And in Paul’s letters, in addition to the verses from Thessalonians discussed above, the connection is repeated in 1 Corinthians and Philippians;
“[W]ho will also confirm you to the end, blameless in the day of our Lord Jesus Christ.”
1 Corinthians 1:8.
“I have decided to deliver such a one to Satan for the destruction of his flesh, so that his spirit may be saved in the day of the Lord Jesus. “
1 Corinthians 5:5.
“For I am confident of this very thing, that He who began a good work in you will perfect it until the day of Christ Jesus.”
“[H]olding fast the word of life, so that in the day of Christ I will have reason to glory because I did not run in vain nor toil in vain.”
To this point, I have written several blog entries which seek to expose why Richard Dawkins is wrong (in many ways) in his bombastic attack on Christianity. But I have not yet spent any time on why Dawkins is wrong on his attack on Intelligent Design. Fortunatly, I don't have to put too much work into the topic because The Asian Tribune (which agrees that Dawkins position vis-a-vis religion is misguided) has presented an interesting case as to why Dawkins is wrong in his attacks on Intelligent Design in an essay entitled The problem with Dawkins’ anti-God crusade by Vasantha Raja.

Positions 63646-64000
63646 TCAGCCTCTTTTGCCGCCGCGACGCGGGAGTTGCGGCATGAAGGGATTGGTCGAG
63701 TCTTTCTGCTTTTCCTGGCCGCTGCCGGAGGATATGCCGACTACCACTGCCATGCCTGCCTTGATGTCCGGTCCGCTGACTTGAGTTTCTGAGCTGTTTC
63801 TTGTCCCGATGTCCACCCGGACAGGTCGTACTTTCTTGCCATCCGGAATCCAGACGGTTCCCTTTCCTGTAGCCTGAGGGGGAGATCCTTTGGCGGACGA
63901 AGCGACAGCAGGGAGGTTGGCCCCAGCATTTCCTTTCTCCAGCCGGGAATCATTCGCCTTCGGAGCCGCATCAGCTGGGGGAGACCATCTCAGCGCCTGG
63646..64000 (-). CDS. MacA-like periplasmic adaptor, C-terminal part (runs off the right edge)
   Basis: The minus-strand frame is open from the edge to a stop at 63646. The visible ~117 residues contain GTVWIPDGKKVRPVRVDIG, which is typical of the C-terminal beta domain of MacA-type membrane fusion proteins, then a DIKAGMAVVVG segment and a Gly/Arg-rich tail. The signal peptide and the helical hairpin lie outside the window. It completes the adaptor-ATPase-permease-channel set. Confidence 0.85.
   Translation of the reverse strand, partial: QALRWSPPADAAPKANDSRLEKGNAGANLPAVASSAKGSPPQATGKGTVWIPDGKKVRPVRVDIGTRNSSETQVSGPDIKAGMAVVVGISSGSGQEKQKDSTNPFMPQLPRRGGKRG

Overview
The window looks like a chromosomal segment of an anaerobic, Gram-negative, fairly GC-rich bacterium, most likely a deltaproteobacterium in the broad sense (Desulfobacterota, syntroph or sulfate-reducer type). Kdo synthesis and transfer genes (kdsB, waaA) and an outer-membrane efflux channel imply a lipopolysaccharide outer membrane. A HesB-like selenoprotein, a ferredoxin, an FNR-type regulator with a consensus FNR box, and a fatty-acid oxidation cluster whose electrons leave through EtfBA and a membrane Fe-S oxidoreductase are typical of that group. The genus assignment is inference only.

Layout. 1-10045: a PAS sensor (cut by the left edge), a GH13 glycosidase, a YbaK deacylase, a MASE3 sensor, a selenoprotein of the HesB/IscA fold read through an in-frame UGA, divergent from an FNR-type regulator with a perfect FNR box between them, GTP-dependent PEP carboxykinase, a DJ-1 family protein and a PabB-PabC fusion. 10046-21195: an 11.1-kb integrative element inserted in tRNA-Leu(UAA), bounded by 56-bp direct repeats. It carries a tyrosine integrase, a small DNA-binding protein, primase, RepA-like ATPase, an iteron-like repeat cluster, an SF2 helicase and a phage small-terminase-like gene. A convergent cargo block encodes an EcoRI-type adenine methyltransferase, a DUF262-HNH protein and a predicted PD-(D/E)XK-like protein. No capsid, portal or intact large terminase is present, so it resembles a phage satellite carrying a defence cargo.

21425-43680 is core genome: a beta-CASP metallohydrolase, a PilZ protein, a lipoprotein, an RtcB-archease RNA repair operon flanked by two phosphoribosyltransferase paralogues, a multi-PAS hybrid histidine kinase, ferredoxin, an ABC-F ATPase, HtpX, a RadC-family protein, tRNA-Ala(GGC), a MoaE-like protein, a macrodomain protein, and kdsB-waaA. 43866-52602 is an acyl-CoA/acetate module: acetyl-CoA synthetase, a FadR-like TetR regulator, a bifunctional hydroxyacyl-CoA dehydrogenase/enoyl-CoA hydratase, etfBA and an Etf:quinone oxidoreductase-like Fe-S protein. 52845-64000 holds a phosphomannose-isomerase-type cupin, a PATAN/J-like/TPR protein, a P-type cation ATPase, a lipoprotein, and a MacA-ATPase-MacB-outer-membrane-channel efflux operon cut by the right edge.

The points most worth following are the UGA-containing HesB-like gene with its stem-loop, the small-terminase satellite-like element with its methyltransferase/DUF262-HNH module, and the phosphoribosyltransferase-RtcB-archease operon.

In discussing Dawkins' approach to ID, Raja makes the following statement:
[H]is arguments seem to fail to refute the powerful insights ID theorists continue to develop – which in my view will eventually prove to be positively fruitful for the scientific method itself.
The crux of his arguments, above all, seems to reveal his empiricist prejudices that inhibit development of a heuristically rich model as a methodological guide for all branches of science. In other words, Dawkins’ approach amounts to a dogmatic defence of a world outlook (model) that is clearly being brought into question by the latest discoveries of science, particularly in the field of biology.
The question is whether his line of argument prevents science from transcending the methodological strictures it inherited from post-renaissance empiricism.
Now, Raja takes a position that I have not heard before, so let me try to summarize it (encouraging readers to read the article for themselves in order to determine my accuracy for themselves). He begins by noting that "[a] DNA, for instance, is impregnated with the full potential to determine the general form of the final product." In other words, if you plant a lemon seed you will eventually get a lemon tree. The particulars of the lemon tree that you get depends upon factors in the lemon seed itself and the environment acting on it. However, the lemon tree will remain true to the information contained in the lemon seed.